Buon Appetito: Sharing a Love of Food with Infants and Toddlers
By: Natalie Haney Tilghman
Let’s get the disclaimer out of the way first: in my Italian American family, I’m the only one who obsesses over dinner while eating breakfast. To say I love food is an understatement. So when my son, Henry, arrived in 2012, I was determined to share my passion with him.
For inspiration, I didn’t need to look far. Growing up with Nonna, who was born in an Italian mountain province, I learned how to roll dough into gnocchi and enjoy the peppery taste of oregano. She taught me that there’s a difference between eating and eating well.
The question was – how old did Henry have to be before I could share my love of food? Could I share this passion with him while his food consisted of pureed vegetables or bite-sized finger foods?
In my quest to live Nonna’s credo and expand my bambino’s palate, here’s what I’ve learned:
(Note: Consult your pediatrician for information about when to introduce solid foods and about which foods to offer infants and toddlers. Here are some guidlines from the American Academy of Pedaitrics.)
Lesson #1: Though Nonna was a slow food goddess, my schedule (working part-time, pumping--which felt like a second job-- and sleeping less than a college student) required convenience when Henry started solids. I sometimes purchased squeezable purees. But when I did some sampling and looked at the ingredients, I found that fruits often mask vegetables - until peas no longer taste like peas. Channeling Nonna’s gift for homemade cuisine, I began to blend my own purees: Turkish apricots, lentils, root veggies, and even fish. When Henry graduated to whole foods like diced cucumber, soft cheese, and raspberries, he enjoyed trying new flavors and exploring different textures. My take-away for busy parents: Although making your own baby food isn’t an option for everyone, it is just as easy to peel a banana, as it is to twist a cap off of baby food.
Lesson #2: Though I was clearly the sous chef in Nonna’s kitchen, she always welcomed my help. Although he’s still a toddler, I do engage Henry in making meals, a great sensory experience. I point out foods that he likes in the store and encourage him to smell and touch produce. He has a pot and spoon in the kitchen for “cooking” as well as a jar filled with dry quinoa that is fun to shake. We read board books with bright pictures of fruits and vegetables and I bring foods to his high chair before cutting them. He loves to touch the kiwi’s “fur”! Once Henry’s skills grow, I look forward to having another cook sharing the kitchen with me.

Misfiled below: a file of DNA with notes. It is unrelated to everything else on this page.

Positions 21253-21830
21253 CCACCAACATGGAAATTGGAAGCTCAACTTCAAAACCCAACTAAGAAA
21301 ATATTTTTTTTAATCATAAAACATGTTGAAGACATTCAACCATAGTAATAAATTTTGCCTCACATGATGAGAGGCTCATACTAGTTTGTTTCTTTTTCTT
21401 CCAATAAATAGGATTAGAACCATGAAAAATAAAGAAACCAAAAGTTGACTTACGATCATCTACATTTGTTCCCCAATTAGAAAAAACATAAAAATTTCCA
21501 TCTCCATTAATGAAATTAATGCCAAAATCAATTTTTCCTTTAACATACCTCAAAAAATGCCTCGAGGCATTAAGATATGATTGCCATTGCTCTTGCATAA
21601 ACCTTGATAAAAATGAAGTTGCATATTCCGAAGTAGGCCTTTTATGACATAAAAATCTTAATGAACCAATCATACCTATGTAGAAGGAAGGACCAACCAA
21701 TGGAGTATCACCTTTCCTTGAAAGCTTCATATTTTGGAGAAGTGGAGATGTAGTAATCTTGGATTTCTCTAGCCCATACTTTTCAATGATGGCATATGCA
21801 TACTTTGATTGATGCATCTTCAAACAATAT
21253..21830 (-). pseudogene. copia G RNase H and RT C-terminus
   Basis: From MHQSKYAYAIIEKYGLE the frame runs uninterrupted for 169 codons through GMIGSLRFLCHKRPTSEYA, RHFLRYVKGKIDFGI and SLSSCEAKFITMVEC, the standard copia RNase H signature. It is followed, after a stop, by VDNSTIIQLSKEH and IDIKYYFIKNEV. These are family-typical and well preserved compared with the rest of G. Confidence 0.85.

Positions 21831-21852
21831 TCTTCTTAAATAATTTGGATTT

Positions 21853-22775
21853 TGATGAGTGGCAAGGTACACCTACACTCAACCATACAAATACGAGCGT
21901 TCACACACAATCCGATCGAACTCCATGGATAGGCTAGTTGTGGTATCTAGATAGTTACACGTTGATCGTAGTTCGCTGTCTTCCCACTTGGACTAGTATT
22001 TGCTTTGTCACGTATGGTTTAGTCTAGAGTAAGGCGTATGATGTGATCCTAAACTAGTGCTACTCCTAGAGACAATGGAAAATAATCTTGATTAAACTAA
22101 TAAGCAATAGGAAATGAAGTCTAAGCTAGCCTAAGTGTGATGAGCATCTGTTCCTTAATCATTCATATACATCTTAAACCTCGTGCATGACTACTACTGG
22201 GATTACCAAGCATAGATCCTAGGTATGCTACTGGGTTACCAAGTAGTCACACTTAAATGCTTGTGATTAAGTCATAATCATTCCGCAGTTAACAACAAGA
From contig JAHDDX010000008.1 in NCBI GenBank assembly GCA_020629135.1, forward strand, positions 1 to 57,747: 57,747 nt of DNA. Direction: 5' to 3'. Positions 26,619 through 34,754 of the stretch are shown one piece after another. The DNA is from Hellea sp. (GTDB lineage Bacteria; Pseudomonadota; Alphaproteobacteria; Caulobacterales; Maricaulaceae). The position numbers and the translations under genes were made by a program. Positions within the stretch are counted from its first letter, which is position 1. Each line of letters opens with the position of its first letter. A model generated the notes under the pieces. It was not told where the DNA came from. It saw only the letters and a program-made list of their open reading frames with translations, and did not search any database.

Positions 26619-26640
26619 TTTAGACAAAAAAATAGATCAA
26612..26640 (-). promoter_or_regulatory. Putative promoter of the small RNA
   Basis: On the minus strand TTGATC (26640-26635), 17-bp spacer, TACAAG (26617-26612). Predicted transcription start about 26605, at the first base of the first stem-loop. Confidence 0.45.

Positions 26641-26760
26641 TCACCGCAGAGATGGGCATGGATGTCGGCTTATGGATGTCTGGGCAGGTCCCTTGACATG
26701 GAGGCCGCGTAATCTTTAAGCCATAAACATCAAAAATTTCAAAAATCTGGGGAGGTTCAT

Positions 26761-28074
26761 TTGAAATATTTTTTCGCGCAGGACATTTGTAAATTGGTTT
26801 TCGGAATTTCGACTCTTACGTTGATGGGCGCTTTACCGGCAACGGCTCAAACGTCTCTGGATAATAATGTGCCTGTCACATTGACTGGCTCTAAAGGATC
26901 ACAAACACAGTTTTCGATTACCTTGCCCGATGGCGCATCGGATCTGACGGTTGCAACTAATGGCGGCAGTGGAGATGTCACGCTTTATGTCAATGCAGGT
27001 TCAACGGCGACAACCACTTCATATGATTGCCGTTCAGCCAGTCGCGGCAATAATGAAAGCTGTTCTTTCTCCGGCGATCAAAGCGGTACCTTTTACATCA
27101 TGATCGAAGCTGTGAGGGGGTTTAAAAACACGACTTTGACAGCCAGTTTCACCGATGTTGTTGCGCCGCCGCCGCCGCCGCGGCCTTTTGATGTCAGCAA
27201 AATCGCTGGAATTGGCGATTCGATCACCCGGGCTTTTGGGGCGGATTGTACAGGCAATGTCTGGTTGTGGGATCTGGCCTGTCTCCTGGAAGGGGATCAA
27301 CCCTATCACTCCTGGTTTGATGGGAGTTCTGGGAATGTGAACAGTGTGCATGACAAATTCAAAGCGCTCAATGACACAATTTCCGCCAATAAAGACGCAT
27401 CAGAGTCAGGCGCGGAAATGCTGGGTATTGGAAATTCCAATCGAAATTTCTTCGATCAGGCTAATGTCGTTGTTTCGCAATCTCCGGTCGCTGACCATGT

Lesson #3: Nonna served food family-style, which made eating a social event. I engage Henry in conversation at meals where we often talk about (what else?) food. But sometimes, we sing or read a book instead. My hope is that Henry will associate food with fun instead of nagging. In the family-style tradition, I also sample everything on Henry’s plate, so that he can see me taking pleasure in the same foods, which usually means opting for baked sweet potato over potato chips. Henry’s now a toddler and among his favorite foods are cucumbers, Provolone cheese, and chickpeas. These days, Henry is just as much my teacher as I am his when it comes to eating well. I am rediscovering certain foods, engaging in healthier habits, and remembering how exciting each and every taste truly can be.
Nonna would be proud.
Please consult your pediatrician for information about when to introduce solid foods and about which foods to offer infants and toddlers. Here are some guidlines from the American Academy of Pedaitrics.
About the Author: Natalie Haney Tilghman (www.natalietilghman.com) lives with her husband, son, and Chihuahua in suburban Chicago. She is a freelance writer with a background in social work whose work has been published in many magazines and anthologies.
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